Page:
The Jerusalem Post had it first, but Emory University professor Deborah Lipstadt, one of the foremost historians of the Holocaust, has resigned her membership in an Atlanta synagogue over its membership in an alliance built by Israeli Prime Minister Benjamin Netanyahu and a far-right political party that advocates the expulsion of all Arabs from Israel.
Lipstadt made the Facebook page announcement on Tuesday. She had been a member of Young Israel, an Orthodox congregation.
To outsiders, this might seem a bit complicated.
Earlier in the day, the National Council of Young Israel – in which Lipstadt’s synagogue has membership – had issued a statement endorsing Israeli Prime Minister Benjamin Netanyahu’s decision to bring into his government Jewish Power, a far-right political party led by followers of the late Rabbi Meir Kahane.
Kahane, an American-Israeli, advocated the expulsion of Arabs from Israel.
“Prime Minister Netanyahu acted to get right-wing parties to merge in order to meet the threshold necessary to secure a victory in the election,” read the statement by Farley Weiss, president of the National Council of Young Israel. “We understand what Prime Minister Netanyahu did, and he did it to have ministers of the national religious and national union parties in his coalition.”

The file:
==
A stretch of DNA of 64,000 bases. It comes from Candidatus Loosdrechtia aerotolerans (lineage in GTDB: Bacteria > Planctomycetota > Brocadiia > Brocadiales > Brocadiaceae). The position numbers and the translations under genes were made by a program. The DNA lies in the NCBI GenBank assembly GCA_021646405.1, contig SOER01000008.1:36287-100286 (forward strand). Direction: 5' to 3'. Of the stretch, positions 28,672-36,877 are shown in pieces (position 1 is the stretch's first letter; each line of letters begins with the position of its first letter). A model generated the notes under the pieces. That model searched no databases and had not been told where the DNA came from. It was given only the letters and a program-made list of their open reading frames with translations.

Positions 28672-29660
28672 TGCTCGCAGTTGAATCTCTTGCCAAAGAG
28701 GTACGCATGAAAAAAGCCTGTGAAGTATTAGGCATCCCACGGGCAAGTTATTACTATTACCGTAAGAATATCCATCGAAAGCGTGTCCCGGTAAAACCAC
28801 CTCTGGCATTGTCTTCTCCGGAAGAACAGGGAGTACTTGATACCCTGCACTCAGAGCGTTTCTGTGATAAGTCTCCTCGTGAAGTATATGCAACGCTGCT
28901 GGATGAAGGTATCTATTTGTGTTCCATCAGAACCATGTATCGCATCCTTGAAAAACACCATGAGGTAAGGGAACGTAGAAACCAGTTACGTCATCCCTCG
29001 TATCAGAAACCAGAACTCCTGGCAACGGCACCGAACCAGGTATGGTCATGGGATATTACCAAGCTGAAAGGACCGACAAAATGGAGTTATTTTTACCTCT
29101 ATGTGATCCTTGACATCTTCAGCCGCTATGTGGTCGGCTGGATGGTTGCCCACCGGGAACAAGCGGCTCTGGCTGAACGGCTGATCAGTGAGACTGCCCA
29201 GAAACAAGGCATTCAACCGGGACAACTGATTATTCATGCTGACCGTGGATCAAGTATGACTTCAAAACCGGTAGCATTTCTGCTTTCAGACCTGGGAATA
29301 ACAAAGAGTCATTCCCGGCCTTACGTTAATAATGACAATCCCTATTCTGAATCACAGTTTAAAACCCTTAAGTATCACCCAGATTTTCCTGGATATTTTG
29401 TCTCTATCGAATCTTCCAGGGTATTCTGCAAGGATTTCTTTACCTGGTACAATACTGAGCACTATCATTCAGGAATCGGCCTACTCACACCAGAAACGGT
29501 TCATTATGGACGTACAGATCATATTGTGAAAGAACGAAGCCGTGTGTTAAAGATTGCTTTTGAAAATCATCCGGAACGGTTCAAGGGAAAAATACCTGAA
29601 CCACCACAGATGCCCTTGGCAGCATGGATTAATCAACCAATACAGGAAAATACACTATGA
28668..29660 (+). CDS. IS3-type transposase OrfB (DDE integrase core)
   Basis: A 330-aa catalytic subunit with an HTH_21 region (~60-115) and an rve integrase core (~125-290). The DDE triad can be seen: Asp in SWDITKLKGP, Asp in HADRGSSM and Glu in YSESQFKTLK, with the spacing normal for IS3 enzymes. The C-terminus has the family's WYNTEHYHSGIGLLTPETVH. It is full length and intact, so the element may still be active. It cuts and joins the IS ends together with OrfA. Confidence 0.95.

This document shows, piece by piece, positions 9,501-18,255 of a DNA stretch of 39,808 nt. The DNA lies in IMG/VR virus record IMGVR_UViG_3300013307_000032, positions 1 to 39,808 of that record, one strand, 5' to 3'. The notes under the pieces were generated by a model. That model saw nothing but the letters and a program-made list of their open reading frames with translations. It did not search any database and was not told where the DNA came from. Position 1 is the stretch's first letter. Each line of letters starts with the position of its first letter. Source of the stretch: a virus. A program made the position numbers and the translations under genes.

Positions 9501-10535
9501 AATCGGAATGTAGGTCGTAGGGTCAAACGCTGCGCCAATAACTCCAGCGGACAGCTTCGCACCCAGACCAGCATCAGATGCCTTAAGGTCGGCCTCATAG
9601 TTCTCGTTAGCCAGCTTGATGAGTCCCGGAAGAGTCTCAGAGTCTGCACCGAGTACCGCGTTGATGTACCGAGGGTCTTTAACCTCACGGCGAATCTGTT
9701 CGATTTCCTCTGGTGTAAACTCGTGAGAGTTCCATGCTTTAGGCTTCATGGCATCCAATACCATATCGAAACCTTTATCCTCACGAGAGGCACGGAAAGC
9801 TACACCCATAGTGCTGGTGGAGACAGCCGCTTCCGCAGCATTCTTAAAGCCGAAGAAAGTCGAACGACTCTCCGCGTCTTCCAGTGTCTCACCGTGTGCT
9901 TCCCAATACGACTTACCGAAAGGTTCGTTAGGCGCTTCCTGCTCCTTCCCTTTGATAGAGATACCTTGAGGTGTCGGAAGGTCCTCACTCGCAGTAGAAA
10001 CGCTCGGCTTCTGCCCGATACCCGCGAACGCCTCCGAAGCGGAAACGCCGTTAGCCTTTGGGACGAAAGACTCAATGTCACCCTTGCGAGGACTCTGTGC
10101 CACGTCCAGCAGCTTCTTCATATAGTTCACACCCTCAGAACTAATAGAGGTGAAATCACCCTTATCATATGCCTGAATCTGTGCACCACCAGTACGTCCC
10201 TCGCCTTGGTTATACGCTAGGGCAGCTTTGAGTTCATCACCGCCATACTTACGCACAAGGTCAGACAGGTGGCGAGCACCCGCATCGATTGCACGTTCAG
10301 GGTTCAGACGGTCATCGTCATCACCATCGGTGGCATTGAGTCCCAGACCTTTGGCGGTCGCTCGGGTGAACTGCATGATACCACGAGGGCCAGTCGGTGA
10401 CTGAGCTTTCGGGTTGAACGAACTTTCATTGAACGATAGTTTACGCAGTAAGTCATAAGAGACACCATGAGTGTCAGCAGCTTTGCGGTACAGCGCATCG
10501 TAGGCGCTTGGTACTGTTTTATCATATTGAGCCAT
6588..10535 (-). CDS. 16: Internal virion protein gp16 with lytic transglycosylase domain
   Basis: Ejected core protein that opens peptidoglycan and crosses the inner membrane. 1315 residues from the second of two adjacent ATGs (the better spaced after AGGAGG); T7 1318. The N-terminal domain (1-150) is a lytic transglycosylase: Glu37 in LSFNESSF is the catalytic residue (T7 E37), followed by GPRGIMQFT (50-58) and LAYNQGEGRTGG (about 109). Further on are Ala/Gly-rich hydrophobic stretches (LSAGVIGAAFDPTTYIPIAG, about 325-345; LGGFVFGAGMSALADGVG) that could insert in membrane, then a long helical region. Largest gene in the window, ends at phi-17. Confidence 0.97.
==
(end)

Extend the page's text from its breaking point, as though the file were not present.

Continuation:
The rabbi of Lipstadt’s synagogue, Adam Starr, himself condemned the statement in a Facebook post Monday, writing “Not in my name and not in my shul’s name!” But Lipstadt still felt that she could not continue to be associated with Young Israel, despite having fond words for her synagogue and rabbi.
At this time of rising antisemitism, Jew hatred, and prejudice of all kinds, each of us – and not just our spiritual leaders – must speak out and act individually and collectively. We must become, as I said from the pulpit at our service after the Pittsburgh tragedy, the unwelcome guests at the dinner party, speaking out when we hear something hateful, prejudicial, and wrong.
And so I speak out with deep sadness that such a despicable action is given “cover” by people who claim to walk in the ways of the Kadosh Baruch Hu.
Lipstadt is probably best known as a defendant in a British libel suit that Holocaust denier David Irving filed in 1996, over Lipstadt’s characterization of his statements in her book, “Denying the Holocaust.” Lipstadt and her publisher won the lawsuit. The episode was later made into a movie.
Our AJC colleague Tyler Estep is counting early votes cast in Gwinnett County’s March 19 referendum on whether to join the MARTA transit network. The latest count, via his Twitter feed:
Tuesday's advance voting total for Gwinnett MARTA referendum: 938. That's more than the 907 on Day 1 Monday. Elections director has said it usually goes down after Day 1 surge.
It’s far too soon to say where more enthusiasm on the issue lies, whether with the naysayers or frustrated commuters. When enough numbers are in, geography and past voting histories will tell us something.